After 19 years at the Capitol, Frey said, the legislature has failed at times to keep its commitments. One of the latest changes was that some towns were promised a cut in the property tax on cars, and that has not happened for certain communities, he said.

"The towns have been burnt so many times,'' Frey said.

Because state employees are providing more than $1.5 billion in labor concessions over two years, Malloy said that all groups need to understand the budget cannot be balanced if large portions of the budget are considered untouchable.

"Something has got to give,'' Malloy said Tuesday.

Rep. Derek Slap, a Democrat from West Hartford, said many communities have already made the tough, structural changes that the state must undergo in response to the current fiscal crisis.

"Certainly the towns that I represent have made great strides to be as efficient as possible with taxpayer money,'' said Slap, whose district includes Farmington and Avon. "There's frustration that I hear that many folks don't feel like the state has been as good in terms of fiscal stewardship as the towns."

Slap said many municipalities have done away with a provision that includes overtime pay in pension calculations; the state has not. He also noted that teachers in West Hartford shoulder a greater portion of their health care costs than most state employees.

At the same time, there had been no serious budget talks for nearly two weeks until a meeting Tuesday between Malloy and top legislators. The talks were described as cordial.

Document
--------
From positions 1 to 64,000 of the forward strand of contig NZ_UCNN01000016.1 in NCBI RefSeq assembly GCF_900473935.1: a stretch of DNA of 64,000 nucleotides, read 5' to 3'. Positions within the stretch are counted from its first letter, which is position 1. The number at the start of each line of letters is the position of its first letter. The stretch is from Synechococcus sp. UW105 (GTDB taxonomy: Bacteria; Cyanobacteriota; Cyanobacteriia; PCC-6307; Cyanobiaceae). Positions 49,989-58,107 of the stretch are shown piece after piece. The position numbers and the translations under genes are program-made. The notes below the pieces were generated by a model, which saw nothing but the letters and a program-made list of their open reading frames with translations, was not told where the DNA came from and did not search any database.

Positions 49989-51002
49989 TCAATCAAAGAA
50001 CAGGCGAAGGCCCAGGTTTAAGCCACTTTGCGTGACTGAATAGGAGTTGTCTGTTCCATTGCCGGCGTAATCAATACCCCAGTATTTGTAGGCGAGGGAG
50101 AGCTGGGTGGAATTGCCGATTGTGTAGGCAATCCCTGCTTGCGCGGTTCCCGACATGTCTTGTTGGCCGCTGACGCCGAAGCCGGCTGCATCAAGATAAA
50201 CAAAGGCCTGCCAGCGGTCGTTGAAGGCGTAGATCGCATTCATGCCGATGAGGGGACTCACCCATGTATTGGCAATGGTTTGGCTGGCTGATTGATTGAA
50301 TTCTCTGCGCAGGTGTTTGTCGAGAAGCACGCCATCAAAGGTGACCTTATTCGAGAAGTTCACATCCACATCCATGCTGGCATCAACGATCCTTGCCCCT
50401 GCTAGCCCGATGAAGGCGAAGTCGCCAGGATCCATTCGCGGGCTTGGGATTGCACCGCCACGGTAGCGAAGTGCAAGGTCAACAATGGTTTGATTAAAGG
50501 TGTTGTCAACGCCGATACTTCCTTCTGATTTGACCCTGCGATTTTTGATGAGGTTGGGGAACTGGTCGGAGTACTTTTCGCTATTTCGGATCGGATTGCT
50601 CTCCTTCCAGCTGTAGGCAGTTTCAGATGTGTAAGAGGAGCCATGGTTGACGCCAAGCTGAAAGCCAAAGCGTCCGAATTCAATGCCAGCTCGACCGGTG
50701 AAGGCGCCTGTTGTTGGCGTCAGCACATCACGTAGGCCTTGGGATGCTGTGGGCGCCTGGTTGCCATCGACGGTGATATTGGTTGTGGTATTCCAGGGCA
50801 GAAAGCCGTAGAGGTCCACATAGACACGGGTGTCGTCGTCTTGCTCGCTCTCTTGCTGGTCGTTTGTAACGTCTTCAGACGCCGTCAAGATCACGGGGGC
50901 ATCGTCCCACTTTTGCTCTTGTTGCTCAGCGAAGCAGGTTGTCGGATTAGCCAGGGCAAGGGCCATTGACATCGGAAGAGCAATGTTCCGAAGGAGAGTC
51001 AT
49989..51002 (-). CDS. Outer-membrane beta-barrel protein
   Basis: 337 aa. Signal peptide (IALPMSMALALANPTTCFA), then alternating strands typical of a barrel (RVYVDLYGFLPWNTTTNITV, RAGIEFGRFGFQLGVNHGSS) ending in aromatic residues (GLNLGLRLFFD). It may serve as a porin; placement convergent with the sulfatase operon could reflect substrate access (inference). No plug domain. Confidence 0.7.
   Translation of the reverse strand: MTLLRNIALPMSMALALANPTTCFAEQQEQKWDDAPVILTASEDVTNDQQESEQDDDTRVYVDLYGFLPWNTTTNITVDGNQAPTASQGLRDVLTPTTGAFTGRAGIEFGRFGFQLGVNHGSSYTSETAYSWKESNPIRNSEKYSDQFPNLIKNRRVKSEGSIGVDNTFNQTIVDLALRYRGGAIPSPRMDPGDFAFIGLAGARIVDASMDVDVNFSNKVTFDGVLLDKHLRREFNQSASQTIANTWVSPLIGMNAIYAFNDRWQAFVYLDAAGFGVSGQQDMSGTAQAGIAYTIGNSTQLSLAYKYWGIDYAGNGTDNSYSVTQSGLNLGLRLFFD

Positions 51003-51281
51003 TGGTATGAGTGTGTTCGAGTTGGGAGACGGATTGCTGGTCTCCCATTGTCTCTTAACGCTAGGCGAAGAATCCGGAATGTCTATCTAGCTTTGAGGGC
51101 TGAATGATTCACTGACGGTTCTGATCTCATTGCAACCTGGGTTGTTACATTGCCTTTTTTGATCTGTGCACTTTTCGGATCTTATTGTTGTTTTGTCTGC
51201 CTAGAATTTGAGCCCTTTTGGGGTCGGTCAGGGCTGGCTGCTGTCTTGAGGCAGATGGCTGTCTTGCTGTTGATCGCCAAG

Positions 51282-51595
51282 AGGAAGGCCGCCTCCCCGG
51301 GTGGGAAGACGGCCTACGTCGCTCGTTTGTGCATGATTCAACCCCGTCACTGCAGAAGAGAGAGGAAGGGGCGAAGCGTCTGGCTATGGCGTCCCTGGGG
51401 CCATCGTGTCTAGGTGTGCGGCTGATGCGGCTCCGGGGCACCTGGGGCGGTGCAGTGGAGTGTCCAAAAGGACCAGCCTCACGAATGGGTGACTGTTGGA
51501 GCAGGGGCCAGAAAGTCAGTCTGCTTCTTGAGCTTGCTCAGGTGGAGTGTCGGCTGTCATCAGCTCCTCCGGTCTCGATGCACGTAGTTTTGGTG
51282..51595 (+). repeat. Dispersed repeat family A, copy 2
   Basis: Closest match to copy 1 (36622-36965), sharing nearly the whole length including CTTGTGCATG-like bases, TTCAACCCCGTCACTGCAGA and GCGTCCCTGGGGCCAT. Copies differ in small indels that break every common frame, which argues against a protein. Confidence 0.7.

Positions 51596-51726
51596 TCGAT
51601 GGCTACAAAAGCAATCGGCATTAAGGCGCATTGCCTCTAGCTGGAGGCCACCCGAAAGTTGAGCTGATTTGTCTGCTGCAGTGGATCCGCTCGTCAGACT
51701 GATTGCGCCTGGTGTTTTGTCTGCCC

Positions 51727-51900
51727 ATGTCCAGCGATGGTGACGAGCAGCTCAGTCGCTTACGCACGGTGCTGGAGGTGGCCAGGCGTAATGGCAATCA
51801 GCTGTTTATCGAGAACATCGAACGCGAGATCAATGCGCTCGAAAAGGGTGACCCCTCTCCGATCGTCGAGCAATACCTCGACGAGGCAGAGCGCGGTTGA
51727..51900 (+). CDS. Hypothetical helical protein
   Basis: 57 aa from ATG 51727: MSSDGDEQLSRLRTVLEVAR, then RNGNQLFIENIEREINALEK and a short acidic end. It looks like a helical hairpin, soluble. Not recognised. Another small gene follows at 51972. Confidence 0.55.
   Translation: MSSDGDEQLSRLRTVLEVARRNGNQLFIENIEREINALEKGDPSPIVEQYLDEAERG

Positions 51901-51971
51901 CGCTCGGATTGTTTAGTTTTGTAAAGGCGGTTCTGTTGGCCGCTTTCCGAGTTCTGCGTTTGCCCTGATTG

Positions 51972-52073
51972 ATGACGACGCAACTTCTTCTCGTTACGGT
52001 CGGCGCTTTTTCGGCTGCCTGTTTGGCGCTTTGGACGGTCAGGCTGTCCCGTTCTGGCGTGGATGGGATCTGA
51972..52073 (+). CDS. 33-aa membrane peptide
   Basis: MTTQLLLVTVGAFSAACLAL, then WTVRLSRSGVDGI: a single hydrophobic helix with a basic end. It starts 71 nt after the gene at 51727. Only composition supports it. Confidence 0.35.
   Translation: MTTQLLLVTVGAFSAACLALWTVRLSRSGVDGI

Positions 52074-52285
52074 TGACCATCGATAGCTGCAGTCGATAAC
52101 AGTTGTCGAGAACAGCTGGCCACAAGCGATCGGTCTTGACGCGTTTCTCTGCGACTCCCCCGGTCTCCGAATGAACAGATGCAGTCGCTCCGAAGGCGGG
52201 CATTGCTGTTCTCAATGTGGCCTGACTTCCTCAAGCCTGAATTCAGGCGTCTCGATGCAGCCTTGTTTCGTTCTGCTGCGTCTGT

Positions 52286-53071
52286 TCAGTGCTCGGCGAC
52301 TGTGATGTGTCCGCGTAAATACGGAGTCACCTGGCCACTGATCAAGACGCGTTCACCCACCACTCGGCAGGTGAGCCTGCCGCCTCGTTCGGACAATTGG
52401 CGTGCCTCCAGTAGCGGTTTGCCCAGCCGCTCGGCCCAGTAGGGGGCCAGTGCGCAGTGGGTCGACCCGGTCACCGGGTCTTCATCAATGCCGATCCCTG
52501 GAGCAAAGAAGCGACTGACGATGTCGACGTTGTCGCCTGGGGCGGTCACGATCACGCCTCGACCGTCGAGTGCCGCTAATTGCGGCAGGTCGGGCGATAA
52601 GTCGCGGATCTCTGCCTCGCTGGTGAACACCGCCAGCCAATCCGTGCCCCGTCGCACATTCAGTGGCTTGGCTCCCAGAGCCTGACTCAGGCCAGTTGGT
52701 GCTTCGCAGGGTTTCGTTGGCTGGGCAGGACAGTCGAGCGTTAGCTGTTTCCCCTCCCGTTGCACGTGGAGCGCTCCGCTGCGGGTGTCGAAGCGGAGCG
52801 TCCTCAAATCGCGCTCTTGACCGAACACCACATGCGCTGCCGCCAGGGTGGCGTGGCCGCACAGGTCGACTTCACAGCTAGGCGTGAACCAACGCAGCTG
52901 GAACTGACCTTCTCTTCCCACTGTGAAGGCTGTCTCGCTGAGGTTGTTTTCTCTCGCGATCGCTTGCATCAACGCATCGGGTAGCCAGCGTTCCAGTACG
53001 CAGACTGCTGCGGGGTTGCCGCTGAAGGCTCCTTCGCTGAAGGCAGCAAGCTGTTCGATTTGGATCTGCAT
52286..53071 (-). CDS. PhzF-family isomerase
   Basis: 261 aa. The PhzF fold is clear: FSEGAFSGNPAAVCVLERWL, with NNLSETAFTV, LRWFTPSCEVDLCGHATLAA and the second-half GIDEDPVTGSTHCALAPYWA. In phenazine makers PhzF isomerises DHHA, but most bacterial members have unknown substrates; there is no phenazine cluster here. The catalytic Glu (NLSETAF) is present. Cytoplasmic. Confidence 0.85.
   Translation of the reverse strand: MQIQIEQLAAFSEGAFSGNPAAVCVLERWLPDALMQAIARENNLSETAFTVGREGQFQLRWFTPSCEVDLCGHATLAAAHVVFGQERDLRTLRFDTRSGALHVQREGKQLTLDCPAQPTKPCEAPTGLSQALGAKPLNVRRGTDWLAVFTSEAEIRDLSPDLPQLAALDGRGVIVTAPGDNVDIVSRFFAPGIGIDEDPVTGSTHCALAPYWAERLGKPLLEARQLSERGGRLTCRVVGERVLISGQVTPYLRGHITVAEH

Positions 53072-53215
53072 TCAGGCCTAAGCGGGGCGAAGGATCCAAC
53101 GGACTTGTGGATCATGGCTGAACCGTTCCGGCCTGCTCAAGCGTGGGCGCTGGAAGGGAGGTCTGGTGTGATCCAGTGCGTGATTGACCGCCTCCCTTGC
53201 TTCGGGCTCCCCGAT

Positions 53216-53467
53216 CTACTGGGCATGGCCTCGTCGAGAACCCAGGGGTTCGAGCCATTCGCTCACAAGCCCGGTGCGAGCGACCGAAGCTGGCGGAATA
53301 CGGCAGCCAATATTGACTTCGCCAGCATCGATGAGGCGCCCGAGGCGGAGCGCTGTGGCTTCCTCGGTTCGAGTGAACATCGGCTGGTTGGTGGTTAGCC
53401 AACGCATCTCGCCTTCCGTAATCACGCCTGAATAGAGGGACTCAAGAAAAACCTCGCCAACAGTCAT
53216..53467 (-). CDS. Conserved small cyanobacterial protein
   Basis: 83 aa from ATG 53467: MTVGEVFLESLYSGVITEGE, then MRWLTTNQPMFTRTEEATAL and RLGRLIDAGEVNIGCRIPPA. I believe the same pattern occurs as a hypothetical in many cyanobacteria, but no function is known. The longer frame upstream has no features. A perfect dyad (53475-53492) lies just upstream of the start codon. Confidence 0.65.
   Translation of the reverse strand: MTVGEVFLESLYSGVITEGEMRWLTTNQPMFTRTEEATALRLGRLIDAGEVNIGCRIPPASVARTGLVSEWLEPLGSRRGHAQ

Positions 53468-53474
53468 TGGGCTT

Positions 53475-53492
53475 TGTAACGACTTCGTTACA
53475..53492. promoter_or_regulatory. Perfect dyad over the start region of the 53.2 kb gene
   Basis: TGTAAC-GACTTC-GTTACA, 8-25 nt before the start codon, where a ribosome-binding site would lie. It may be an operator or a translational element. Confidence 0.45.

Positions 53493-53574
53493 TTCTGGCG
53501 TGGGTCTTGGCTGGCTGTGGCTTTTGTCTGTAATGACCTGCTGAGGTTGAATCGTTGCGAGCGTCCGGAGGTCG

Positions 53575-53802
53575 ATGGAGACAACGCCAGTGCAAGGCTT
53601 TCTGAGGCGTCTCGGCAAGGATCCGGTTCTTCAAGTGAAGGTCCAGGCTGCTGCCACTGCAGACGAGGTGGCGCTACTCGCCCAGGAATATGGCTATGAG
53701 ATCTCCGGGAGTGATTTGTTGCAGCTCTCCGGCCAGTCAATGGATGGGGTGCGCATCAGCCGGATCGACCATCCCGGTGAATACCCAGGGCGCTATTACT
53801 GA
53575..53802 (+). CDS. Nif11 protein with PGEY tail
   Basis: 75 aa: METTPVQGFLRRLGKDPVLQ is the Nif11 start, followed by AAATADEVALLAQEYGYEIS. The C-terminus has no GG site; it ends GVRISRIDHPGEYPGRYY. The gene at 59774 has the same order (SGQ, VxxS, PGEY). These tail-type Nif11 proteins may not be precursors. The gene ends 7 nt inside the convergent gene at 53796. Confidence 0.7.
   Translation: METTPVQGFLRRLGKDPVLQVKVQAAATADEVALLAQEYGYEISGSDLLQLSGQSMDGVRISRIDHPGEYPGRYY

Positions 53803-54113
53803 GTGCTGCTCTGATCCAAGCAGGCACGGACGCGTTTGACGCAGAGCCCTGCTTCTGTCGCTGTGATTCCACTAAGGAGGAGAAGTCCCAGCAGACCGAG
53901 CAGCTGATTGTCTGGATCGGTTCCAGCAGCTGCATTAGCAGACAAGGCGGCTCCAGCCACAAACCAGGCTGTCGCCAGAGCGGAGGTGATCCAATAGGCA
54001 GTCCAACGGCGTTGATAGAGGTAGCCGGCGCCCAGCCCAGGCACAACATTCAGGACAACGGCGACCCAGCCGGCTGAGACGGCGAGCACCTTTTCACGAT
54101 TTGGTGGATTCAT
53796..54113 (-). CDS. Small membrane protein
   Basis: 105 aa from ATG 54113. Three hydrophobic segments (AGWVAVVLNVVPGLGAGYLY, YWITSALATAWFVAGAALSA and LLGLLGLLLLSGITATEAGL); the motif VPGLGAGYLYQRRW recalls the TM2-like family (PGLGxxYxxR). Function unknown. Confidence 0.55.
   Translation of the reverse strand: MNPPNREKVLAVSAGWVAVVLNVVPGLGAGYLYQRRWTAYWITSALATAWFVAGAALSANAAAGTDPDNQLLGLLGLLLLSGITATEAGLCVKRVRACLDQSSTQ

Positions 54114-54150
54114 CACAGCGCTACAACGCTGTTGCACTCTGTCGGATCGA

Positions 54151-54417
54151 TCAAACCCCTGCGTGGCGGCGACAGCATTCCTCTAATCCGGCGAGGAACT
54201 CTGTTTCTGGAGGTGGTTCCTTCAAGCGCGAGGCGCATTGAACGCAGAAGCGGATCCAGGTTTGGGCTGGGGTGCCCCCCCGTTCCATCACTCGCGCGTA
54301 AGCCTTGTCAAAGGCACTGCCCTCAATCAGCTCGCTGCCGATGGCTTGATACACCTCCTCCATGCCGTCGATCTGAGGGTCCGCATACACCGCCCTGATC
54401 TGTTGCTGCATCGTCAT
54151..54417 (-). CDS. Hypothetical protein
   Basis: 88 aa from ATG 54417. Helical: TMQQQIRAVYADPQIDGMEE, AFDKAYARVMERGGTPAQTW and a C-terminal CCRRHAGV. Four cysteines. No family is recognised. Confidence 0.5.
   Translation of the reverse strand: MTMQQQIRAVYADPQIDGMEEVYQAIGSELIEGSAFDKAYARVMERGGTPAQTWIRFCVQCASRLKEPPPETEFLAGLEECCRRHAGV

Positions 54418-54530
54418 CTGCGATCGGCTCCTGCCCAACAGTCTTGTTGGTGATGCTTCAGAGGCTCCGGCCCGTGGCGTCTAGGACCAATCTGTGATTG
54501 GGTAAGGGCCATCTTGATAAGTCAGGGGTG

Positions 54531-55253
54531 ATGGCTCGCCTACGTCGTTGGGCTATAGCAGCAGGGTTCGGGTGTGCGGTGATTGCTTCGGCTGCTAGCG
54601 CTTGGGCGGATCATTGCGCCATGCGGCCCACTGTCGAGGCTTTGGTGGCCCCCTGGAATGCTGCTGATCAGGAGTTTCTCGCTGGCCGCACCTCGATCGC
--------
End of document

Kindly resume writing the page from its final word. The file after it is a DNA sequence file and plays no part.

"There was no discordant tone,'' Malloy said. "They're not agreeing with one another, but nothing was thrown.''

But lawmakers believe that the negotiations need to get more serious and detailed on the two-year, $40 billion budget.

"We have to move at a quicker pace, and the speaker and I are going to make that very clear,'' said House Majority Leader Matt Ritter of Hartford. "We've been in a holding pattern for a few weeks. It's sort of a little bit like the Dean Smith four corners offense [in college basketball in North Carolina]. No one is shooting the ball. Everyone is kind of standing there. Hopefully, we begin to move a little quicker in the next couple of weeks here.''

Senate Republican leader Len Fasano of North Haven said the talks were delayed because all of the caucuses had not submitted similar line-by-line budgets for proper comparison.

Based on the current time frame, Fasano and other legislators said there appears to be little chance for the budget to be completed by the adjournment date of the regular session on June 7. The next timeline is the end of the fiscal year on June 30. In addition, lawmakers said it is likely that the unions in the State Employee Bargaining Agent Coalition might not vote until mid-July on a package of more than $700 million in labor concessions in the first year and about $850 million in the second year.

"We know we're coming back, no matter what — whether it's the collective bargaining agreement that has to be voted on or implementers,'' Ritter said. "We're not going to let June 7 loom over us as some sort of deadline because it's not. We're going to be in special session. ... We're not going to push ourselves too hard to do something that's imperfect just to come back and fix it two weeks later.''

Senate President Pro Tem Martin Looney said the final votes could be taken by the unions as late as July 17.